The University of Massachusetts Amherst
University of Massachusetts Amherst

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Channel 22 Covers Driving Research

On November 30, WWLP-TV 22 covered some more of the news-making research being done in the Human Performance Laboratory, with this spot focusing on how to retrain older drivers who have begun to lose some of their driving skills. Matthew Romoser, a senior research scientist in the Mechanical and Industrial Engineering Department, said that, as drivers get older, some of them have more difficulty in driving safely, but training can help them make up for lost skills and remind them what is required to prevent accidents. On December 10, the lab will be renamed the Arbella Insurance Human Performance Laboratory in honor of a large grant that supports this kind of research.

Here is a transcript of the TV spot:

There have been two accidents over the past three days with an elderly driver at the wheel. One was deadly, and both were disastrous. Dr. Matthew Romoser is a research scientist of elderly drivers at the University of Massachusetts Amherst. He’s worked to develop ways to help older drivers as well as other drivers on the road because as we’ve seen sometimes older drivers can put others at risk.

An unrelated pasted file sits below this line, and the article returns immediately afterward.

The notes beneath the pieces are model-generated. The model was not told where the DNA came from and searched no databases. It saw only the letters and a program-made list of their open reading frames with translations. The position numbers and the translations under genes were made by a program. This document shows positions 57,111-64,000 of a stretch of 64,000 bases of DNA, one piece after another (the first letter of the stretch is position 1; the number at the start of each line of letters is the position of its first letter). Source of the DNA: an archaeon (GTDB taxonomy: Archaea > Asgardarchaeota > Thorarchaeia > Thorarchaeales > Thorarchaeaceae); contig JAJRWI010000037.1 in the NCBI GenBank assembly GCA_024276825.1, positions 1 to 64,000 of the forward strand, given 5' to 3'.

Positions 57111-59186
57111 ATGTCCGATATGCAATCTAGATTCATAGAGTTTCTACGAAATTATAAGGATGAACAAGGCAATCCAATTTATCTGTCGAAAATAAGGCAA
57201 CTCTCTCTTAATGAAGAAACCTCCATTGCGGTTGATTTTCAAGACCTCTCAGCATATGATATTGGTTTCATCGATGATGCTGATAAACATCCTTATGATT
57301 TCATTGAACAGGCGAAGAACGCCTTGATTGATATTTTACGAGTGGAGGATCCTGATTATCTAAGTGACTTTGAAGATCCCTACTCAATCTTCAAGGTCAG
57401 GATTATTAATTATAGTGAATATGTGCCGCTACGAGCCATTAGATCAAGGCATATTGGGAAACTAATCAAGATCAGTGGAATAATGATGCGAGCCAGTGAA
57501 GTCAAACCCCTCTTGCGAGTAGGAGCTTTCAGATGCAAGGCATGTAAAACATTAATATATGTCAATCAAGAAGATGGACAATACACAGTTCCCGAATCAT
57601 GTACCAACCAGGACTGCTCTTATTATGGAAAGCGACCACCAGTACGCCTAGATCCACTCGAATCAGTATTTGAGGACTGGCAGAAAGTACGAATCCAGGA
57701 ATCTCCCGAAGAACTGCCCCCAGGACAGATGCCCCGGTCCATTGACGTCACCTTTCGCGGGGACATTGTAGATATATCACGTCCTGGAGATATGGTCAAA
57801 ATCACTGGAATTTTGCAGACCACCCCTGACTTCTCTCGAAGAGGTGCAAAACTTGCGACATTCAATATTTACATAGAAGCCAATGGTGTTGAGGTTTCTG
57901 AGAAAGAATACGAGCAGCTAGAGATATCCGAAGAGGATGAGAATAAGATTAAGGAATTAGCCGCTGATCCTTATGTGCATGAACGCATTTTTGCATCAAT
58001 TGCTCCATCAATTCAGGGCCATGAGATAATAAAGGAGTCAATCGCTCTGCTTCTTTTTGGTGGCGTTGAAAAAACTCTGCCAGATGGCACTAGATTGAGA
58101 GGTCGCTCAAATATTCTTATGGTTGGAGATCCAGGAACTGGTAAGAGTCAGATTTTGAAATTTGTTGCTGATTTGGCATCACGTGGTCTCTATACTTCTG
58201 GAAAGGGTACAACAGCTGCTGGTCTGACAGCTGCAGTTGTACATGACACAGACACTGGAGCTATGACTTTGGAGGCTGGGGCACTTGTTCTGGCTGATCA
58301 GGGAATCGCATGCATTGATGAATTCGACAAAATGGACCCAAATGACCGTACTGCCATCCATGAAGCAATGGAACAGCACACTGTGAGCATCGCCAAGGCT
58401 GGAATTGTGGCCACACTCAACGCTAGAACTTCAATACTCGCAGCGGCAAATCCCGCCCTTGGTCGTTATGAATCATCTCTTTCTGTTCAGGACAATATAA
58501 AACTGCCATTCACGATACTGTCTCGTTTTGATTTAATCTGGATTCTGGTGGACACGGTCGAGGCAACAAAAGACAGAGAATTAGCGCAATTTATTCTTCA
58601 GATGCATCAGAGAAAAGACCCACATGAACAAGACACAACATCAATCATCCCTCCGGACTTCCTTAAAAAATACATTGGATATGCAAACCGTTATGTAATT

Dr. Romoser said, “Behaviors reinforced by the fact that other drivers around them have to compensate the ways they’re driving to accommodate the older driver going through the intersection.”

He says as we age, we slow down and simplify tasks. So when older people drive they slowly forget to do common steps. Elderly drivers tend to not scan from side to side, so a simulator at the research lab allows them to practice that skill without being out on the road. Dr. Romoser told us crash statistics show after the age of 70 you see a spike in side impact crashes. But that’s not to say that anyone over the age of 70 can’t be on the road.

Dr. Romoser said, “Drivers who are over 90 who are still perfectly capable of driving, on the same token you see drivers who are in their late 60’s maybe early 70’s who are really struggling with maintaining their car on the road. This training allows drivers to become aware of what skills they’re losing."

Dr. Romoser said after acknowledging what elderly drivers are lacking, the researchers are able to try and fix the problem. Still, not every driver can be retrained to fix their driving risks, but this research is working to help drivers instead of just automatically taking them off of the road. (December 2010)